Dankoff Solar* has created pump curve charts that can help an aquaculturalist who is considering solar power make more informed decisions before engaging a vendor. For example, if you have a pond that requires 25 gallons per minute (gpm) and has 23 feet of head (TDH), here is how you would determine the pump size and minimum solar requirements, using Dankoff Solar’s SunCentric chart shown at right:
- Find 25 gpm on the horizontal axis and 23 TDH on the vertical axis. Note the pump curve number where the lines cross, which, in this case, is 35 (A).
- Look for the number in the inset Power Requirements Table in the upper-right-hand corner. Follow the row across to the far right column to (B). Using a DC surface centrifugal pump that will pump 25 gpm at 23 TDH, you would need at least a 404-watt array, not including the aerator load and battery charging. Since there is no 404-watt solar array, your solar vendor will help you choose the next larger size array capable of driving the pump.
You could use this same chart to determine the PV needs for a raceway system. To pump 500 gpm for a raceway system, you will need some number of pumps in parallel. On the chart, you’ll see that a single DC surface centrifugal pump capable of delivering 60 gpm at 20 TDH would require about a 1,000-watt PV system (C), not including the aerator load and battery charging. Achieving 500 gpm would require nine pumps and at least nine 100-watt PV panels. During the day, when the pump/aerators operate using solar power, the PV system also needs to charge the batteries for night-time use, so still more solar panels are needed.
Fish Farming the Solar Way – Lashto Fish Farm in Haiti is not the only solar-powered fish farm in the world, but it certainly is one of the better known. And it provides an example of a large solar-powered tank system. This fish farm has six 12,000-gallon tanks used to raise at least 90,000 tilapia fingerlings per year. Fingerlings spend two months at the fish farm growing to two to three inches in length. The tilapia are then distributed to local farmers, who raise them to about 1 to 1.5 pounds for market.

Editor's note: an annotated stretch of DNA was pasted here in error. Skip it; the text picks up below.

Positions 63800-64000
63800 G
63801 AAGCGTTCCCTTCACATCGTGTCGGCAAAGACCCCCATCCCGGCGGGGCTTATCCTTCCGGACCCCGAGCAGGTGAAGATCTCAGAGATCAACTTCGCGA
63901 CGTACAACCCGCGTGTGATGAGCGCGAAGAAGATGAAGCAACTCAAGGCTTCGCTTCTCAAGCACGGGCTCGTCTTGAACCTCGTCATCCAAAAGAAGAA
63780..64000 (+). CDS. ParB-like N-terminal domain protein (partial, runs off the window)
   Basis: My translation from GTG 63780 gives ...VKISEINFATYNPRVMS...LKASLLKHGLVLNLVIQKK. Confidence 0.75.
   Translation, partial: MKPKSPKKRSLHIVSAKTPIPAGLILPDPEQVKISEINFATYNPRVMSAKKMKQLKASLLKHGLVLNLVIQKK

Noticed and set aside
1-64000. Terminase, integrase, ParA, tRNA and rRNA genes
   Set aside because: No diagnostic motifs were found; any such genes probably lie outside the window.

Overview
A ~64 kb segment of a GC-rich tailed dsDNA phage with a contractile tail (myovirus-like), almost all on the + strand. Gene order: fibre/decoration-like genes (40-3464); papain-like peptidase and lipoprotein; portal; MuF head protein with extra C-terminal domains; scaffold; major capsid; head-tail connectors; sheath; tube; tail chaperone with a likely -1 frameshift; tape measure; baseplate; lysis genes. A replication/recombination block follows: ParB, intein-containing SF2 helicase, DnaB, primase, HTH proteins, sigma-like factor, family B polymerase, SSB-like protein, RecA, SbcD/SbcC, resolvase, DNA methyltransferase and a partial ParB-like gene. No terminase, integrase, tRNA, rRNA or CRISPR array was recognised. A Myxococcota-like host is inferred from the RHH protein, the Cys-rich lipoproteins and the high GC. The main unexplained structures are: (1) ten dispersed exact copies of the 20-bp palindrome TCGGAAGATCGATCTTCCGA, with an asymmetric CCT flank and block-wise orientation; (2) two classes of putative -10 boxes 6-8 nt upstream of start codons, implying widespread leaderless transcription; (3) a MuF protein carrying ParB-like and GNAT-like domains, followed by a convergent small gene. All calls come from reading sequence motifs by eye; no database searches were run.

The PV system that powers this tank system is BIG—a 63 Trinasolar* PV panel solar array generating up to 14,490 watts. The PV array is connected to 24 flooded lead-acid batteries with storage capacity of 3,232 amp-hours.
To reduce water evaporation loss and algae growth in the tanks, the solar arrays are located above the fish tanks and shade cloth is added between the panels for more complete shading (NRG Solar, no date).
To see how the solar arrays shade the fish tanks, visit this site.
Solar power can and is being used in aquaculture. Properly sizing the solar array, batteries, and all other necessary hardware for a closed aquaculture system’s power demands is critical. The resources listed below, in addition to a credible PV vendor, can serve as great starting points for creating a functional, sustainable system.